This chapter continues with George being back in the game and crossing the Pit. My proofreader found it kind of nice the way I presented the scene of Jessie’s death from another perspective. I hadn’t really much thought about it, but I find looking at things from different angles does help comprehension, especially in human misunderstanding.
One thing I personally like is the clear distinction between Evylin and Jessie. Evylin seems to be in complete control physically as well as erotically. Her actions verge on the edge of brutal. It is not surprising that George is attracted to her because of this. Her strength, agility, her femininity, and her powerful body, added to the cold-hearted killer surely has to be attractive? (Personal attractions perhaps – it is not George but me, who is attracted to her. Smile.) Jessie on the other hand is described as sweet and nice, and George even for a moment wonders where she lives in the real world, but only for a moment, instantly forgetting this on seeing Evylin again in her tight body suit waiting for him on the Pit Wall plateau.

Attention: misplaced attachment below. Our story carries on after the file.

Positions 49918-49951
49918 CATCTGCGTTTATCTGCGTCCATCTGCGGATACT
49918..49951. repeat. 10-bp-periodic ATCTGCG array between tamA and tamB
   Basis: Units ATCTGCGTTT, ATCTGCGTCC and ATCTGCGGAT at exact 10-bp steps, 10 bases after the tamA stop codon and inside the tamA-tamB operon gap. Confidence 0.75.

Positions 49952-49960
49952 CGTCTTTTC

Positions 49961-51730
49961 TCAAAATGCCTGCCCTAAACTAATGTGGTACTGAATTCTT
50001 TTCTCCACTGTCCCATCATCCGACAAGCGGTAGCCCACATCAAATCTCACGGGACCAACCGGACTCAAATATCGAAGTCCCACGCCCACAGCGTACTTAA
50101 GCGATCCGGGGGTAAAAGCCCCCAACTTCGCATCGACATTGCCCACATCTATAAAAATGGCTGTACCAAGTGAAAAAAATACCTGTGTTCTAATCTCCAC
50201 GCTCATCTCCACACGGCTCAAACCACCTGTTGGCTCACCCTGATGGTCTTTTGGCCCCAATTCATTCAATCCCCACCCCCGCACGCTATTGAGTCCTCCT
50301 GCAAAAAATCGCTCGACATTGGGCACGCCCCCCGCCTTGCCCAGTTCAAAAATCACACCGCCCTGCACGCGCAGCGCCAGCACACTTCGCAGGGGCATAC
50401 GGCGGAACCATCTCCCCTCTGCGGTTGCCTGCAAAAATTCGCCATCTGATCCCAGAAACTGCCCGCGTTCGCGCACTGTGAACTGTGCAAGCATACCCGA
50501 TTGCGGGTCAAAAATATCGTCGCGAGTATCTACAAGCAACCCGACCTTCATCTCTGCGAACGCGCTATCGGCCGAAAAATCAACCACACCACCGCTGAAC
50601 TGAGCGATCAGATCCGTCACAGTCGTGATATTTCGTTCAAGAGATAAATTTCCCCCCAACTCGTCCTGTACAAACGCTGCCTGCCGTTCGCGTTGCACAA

Throughout this chapter George’s gaming capabilities seem to be influenced by his emotions. He questions this behavior, wondering if it has anything to do with the fact that his avatar is now part virus.
What I am trying to build here is a kind of split personality, a form of schizophrenia. On the one hand, there is the real-world George, who no longer can relate to his dad, and has joined the game to forget the horrors of his real life – and then there is the online one, who is killing his way through the game, with the sole intention to ‘End the world’ and thereby earn him enough e-Terra to free him from the real one he lives in.
The problem is, the more he plays the more his emotions seem to grow. His reactions are no longer mindless and without thought or caring. The virtual world is becoming increasingly more real. He is learning his actions have consequences. If he is to free himself from the real world he must not behave like his forefathers – yet the game is slowly demanding and provoking exactly such reactions.
Evil, the Avatar, is awakening in his avatar, God, all kinds of pre – digital desires and lusts.
Leaving the question open as to when do desires and lusts become negative? Is it a moral issue? Is it a state-controlled issue? Who decides? In my book, the government along with the insurance companies have decided that any kind of physical contact is unhealthy, backed up by research, surveys and collected data. Their solutions are based on these results and physical contact in any form has been replaced by the healthier and more enjoyable form of digital, conscious manipulation. Replacing all physical needs, breaking down every moral, religious and humane barrier between good and bad acts of stimulation, leaving only physical stimulus as the incorrect form.